Source: Ecology encyclical to say climate change 'mainly' human caused

Rome — Pope Francis' highly anticipated encyclical letter on ecological issues will state that global climate change is "mainly" due to human activity, a person familiar with the document has said.

The encyclical, to be released Thursday, will reportedly say that while there are both natural and human causes to climate change "great natural forces are not under our control; human causes are."

"There is strong scientific evidence that the human factors are already having much impact and causing great damage not only to nature itself but also to the lives of people across the globe, especially the poor," said the source, who asked not to be identified because of the sensitivity surrounding the launch of the document.

"Accordingly, it is morally imperative that we human beings take responsibility for what we are doing, act to slow down and reverse the trends, and make every effort to prevent further damage," the person said.

"This requires a change of heart and establishing new ways of producing, distributing and consuming, in order to take better care of our common home and its inhabitants," they said.

Francis' encyclical, to be titled "Laudato Si', On the care of the common home," has attracted wide attention for its expected stances on a number of issues -- from climate change, to global mining practices, to wider Catholic theological notions of ecology.

The person familiar with the document said that a "great novelty" in its writing "is that it comes from a shepherd who’s thinking of all those who are his." Francis, the person said, "has a big overview, the capacity of helping us walk towards a more integral ecology that is all inclusive and comprehensive."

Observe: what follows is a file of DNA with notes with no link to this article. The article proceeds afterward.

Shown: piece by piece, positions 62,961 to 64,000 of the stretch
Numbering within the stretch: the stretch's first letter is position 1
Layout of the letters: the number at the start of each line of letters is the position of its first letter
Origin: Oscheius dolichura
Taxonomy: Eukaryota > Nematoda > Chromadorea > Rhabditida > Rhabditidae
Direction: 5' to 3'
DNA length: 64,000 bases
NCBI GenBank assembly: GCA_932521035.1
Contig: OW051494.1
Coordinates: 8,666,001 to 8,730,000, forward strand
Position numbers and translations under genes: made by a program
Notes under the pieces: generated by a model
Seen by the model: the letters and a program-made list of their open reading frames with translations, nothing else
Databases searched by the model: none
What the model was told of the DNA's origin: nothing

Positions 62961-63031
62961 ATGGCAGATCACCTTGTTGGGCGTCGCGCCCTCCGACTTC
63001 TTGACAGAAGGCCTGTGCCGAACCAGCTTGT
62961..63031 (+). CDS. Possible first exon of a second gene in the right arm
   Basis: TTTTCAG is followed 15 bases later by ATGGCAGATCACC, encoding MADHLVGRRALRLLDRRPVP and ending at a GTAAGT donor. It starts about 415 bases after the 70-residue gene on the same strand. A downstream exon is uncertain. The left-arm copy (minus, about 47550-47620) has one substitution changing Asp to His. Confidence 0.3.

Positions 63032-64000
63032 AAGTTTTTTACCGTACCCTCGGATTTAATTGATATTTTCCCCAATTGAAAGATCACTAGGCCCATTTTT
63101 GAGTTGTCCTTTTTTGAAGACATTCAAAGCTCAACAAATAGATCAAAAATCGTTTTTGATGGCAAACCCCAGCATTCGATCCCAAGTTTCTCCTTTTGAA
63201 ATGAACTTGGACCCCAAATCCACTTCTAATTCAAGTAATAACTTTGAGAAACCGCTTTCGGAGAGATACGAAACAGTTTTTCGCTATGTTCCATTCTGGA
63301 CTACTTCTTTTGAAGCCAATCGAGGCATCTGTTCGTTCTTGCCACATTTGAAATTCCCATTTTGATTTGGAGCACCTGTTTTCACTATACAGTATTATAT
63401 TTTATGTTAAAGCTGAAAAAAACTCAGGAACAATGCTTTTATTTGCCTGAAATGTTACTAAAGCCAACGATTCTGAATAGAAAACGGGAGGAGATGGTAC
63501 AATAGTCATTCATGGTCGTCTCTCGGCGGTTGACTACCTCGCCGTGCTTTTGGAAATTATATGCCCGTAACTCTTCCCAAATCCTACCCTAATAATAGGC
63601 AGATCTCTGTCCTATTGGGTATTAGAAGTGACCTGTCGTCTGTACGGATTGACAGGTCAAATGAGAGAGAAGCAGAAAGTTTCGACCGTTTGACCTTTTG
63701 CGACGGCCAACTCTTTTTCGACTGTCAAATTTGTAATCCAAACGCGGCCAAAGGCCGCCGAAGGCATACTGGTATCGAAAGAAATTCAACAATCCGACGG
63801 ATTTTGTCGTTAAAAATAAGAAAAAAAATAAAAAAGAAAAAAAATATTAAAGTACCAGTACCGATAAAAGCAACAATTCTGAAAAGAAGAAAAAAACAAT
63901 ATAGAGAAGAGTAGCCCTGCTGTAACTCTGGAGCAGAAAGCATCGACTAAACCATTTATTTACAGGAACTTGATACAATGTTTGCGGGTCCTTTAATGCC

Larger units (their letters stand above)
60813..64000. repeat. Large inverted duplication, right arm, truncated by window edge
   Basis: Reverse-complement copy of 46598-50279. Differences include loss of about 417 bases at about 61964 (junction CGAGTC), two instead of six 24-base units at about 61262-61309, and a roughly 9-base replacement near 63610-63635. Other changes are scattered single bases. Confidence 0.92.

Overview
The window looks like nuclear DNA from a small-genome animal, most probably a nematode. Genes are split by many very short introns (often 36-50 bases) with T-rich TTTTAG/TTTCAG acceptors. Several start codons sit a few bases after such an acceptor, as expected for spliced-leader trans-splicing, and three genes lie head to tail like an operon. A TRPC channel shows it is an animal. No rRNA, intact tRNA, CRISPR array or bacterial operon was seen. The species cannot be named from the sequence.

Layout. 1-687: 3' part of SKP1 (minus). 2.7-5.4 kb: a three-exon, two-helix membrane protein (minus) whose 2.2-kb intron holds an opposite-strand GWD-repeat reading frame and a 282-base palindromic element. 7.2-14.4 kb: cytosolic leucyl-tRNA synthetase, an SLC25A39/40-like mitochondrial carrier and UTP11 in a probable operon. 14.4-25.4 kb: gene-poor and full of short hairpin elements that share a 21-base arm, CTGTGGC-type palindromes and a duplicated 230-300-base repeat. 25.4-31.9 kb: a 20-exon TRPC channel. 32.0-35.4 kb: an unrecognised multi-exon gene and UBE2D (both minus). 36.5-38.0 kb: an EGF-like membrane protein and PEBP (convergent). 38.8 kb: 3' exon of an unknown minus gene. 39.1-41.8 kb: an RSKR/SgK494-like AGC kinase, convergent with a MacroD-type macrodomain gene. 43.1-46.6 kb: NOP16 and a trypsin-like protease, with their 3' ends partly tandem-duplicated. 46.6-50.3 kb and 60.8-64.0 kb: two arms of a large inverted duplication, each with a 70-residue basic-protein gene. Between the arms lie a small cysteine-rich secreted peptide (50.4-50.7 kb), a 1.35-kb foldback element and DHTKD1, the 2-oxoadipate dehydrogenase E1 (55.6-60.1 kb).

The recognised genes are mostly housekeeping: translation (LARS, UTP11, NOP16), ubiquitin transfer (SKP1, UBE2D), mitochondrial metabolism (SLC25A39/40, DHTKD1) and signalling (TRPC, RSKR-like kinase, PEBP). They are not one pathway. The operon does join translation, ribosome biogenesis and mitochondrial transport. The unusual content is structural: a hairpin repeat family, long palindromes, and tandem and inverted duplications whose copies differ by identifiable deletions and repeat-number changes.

The source also said that the encyclical would call all to action on ecological issues and that, after reading it, no person would be able to say the pope had spoken only to a certain side of the issues.

Summarizing the overall argument of the text, the person said the letter could be boiled down to one statement: "Gated communities are over. Not because someone is pushing down the gate, but because people are saying we cannot go on living like this."

The encyclical letter is to be released at noontime in Rome Thursday in various languages.

The Vatican is also hosting a press conference that morning launching the document, with Cardinal Peter Turkson, president of the Pontifical Council for Justice and Peace; Orthodox Christian Metropolitan John of Pergamon, a noted theologian; and John Schnellnhuber, the director of the Potsdam Institute for Climate Impact Research.

The phrase "Laudato Si’" is taken from the original Umbrian-Italian prayer of 13th century St. Francis Assisi, commonly known as the Canticle of the Creatures. The phrase reoccurs several times as the prayer praises God first by thanking God for such creations as "Brother Fire" and "Sister Water."

"Be praised, my Lord, through all Your creatures, especially through my lord Brother Sun," St. Francis wrote in the third stanza of the prayer. He then continued, expressing praise to God for "Sister Moon," "Brothers Wind and Air," "Sister Water," "Brother Fire, and "Mother Earth."

[Joshua J. McElwee is NCR Vatican correspondent. His email address is Follow him on Twitter: @joshjmac.]

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